US research team discovers new way to stabilise foams for lightweight materials
A research team at the Georgia Institute of Technology has created a new type of foam, called capillary foam, which helps create lightweight and sustainable materials.
The team includes Yi Zhang, who is co-advised by the Georgia Tech School of Chemical & Biomolecular Engineering study co-author and professor Sven Behrens, and professor Carson Meredith.
A combination of particles and a small amount of oil in water-based foams offer better foam stability, the researchers said.
The synergy of oil and particulate is counterintuitive as oils are usually used as defoaming agents; however, particles in the capillary foam form a stabilised network with the help of oil bridges.
Behrens said: "It's very difficult to stabilise foams, and we want foams that are stable for months or years.
"We've developed a way to make foams that is much easier and more broadly applicable than what is traditionally used."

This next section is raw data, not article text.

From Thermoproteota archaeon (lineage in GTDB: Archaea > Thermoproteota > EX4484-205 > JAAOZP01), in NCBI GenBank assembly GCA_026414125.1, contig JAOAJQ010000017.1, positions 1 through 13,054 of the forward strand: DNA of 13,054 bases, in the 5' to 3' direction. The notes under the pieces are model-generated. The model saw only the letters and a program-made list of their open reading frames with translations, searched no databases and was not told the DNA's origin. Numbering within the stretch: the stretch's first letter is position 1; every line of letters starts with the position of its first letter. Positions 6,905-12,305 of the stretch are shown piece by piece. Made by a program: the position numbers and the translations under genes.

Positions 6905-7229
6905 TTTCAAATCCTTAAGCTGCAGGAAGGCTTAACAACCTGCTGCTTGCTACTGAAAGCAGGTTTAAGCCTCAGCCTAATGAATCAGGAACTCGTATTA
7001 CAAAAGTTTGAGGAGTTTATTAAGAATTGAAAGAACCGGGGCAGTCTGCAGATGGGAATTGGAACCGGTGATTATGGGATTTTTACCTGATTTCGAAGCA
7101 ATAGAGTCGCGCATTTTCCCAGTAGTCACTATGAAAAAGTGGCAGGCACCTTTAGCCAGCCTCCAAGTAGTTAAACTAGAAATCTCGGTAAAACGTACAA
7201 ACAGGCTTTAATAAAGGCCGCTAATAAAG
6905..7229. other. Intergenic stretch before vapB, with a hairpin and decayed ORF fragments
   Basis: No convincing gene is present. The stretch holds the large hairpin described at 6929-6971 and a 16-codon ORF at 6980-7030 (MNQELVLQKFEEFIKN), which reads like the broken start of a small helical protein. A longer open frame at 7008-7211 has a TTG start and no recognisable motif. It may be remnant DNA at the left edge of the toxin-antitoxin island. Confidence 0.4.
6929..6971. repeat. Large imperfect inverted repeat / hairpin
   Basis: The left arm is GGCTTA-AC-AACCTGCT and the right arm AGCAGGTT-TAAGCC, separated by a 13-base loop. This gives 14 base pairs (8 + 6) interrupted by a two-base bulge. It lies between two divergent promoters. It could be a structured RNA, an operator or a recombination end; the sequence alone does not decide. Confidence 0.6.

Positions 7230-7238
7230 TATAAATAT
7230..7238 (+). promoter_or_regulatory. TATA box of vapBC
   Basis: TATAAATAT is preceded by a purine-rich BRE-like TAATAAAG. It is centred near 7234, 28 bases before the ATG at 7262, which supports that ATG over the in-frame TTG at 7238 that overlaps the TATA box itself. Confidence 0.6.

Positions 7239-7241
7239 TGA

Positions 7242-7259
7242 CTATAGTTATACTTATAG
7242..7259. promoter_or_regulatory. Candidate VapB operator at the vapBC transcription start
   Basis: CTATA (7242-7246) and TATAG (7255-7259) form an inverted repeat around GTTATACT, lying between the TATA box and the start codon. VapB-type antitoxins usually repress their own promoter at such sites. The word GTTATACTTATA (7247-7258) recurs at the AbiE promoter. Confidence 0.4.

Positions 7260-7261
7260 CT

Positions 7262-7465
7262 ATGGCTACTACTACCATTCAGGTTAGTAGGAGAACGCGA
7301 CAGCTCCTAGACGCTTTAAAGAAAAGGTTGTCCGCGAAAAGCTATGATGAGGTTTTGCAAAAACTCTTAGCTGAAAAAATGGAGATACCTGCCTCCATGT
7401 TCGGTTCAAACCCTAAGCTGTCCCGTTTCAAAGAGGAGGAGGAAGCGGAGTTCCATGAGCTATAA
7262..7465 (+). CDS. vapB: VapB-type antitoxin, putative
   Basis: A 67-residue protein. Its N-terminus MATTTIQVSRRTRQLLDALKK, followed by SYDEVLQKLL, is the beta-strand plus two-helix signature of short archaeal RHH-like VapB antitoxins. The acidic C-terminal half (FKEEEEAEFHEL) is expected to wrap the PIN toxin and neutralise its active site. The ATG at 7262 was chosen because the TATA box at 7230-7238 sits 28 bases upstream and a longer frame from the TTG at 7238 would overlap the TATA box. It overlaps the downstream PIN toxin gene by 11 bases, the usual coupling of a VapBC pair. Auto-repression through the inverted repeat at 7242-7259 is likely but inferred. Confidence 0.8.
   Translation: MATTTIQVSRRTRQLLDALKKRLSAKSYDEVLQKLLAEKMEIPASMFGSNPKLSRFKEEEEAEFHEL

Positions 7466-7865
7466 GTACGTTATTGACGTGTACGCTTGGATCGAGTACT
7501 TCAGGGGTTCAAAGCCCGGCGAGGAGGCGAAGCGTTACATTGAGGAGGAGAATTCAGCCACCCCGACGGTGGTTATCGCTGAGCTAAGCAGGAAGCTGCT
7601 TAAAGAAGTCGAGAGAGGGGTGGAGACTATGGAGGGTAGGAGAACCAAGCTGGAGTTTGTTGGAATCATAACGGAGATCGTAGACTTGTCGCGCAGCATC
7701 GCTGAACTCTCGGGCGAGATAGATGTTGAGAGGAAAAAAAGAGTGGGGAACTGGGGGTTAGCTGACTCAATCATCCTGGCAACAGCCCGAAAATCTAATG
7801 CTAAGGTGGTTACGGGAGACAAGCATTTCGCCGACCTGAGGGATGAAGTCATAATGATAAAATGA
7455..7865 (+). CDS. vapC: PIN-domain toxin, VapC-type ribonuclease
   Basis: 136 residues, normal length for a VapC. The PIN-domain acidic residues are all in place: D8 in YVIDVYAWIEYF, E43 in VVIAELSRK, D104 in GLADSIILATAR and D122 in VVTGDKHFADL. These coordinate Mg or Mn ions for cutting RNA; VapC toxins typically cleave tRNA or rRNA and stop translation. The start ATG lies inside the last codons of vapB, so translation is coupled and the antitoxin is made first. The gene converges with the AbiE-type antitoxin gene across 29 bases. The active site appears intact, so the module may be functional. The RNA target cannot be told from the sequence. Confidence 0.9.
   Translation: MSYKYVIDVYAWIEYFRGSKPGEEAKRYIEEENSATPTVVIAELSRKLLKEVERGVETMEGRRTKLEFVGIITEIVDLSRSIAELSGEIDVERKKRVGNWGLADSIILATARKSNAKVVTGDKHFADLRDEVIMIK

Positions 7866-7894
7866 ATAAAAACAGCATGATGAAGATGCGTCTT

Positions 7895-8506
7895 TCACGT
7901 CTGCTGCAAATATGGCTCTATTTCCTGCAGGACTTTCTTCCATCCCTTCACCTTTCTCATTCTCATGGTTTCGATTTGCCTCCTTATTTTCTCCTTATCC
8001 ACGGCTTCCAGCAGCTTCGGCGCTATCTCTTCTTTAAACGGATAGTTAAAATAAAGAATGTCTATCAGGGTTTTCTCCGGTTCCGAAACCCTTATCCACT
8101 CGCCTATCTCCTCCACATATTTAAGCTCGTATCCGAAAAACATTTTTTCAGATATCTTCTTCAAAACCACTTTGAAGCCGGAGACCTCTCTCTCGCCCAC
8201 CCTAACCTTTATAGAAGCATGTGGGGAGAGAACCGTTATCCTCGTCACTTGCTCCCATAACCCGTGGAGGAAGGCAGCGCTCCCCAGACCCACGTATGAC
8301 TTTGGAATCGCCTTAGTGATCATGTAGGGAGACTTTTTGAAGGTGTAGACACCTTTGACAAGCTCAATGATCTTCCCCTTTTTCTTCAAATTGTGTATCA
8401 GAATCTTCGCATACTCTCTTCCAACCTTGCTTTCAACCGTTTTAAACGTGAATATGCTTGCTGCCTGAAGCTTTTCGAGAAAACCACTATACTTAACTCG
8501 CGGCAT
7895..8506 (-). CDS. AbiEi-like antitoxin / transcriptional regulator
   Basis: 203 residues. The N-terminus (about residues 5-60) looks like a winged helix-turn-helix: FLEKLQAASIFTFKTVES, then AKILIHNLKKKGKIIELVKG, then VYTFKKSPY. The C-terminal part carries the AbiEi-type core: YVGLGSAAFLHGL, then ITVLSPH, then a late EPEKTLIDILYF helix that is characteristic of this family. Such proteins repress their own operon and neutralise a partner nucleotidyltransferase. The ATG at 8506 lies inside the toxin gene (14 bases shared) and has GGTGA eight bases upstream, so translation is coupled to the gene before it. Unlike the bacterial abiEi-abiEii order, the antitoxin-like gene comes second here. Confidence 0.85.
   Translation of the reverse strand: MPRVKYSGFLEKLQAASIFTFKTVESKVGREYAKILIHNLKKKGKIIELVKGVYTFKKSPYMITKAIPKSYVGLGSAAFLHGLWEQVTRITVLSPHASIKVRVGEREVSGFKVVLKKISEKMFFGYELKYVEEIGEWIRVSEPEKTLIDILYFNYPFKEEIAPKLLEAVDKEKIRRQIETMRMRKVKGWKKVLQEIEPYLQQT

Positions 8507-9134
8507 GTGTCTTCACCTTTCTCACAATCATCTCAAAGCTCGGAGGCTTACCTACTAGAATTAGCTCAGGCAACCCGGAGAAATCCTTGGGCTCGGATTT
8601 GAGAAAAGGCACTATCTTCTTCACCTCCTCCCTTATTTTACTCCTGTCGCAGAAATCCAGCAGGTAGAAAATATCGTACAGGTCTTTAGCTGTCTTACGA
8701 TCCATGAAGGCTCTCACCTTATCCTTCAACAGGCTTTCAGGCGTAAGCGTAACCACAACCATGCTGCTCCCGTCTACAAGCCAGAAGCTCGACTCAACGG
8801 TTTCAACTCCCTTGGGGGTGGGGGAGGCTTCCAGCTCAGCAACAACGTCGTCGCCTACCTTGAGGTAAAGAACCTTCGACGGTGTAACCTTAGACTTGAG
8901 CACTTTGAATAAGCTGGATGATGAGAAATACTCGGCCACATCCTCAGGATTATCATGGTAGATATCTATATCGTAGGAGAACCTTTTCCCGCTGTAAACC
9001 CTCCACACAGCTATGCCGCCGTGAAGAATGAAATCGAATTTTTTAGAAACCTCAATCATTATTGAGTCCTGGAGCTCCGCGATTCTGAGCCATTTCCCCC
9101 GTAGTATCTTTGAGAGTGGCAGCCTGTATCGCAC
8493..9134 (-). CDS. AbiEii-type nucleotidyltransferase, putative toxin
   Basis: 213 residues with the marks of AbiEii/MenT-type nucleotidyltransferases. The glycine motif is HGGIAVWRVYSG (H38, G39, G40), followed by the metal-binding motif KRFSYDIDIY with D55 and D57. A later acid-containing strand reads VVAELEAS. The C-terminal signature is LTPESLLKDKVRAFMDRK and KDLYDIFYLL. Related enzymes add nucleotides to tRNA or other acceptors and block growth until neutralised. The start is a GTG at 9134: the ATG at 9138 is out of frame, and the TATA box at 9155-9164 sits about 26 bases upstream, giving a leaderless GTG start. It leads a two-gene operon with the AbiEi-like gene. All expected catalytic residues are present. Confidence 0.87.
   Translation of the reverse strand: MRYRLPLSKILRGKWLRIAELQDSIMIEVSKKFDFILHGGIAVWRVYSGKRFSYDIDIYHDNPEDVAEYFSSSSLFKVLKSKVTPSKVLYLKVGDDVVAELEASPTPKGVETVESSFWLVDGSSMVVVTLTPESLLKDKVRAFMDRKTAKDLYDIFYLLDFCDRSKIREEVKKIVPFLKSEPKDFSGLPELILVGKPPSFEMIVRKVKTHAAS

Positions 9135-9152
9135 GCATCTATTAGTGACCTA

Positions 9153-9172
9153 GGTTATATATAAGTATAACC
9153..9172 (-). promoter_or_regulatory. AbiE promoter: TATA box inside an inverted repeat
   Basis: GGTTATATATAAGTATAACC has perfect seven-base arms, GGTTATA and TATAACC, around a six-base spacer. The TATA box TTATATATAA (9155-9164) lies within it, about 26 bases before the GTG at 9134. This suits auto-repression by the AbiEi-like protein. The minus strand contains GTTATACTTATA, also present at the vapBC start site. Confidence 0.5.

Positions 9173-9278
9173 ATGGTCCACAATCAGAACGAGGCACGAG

The capillary foam is said to tackle problems associated with traditional foams, which form from a group of bubbles squeezed together. Foam is made of air and water, with sufactants traditionally added to stabilise it.
Liquid foams play a key role in various products and processes, including pharmaceutical formulation, oil production, food processing and cleaning products.
Lightweight dry-foams are made using the new process and could be used in the construction of buildings, automobiles and aeroplanes.
Image: Yi Zhang holding a porous solid material prepared from capillary foam. Photo: courtesy of Gary Meek.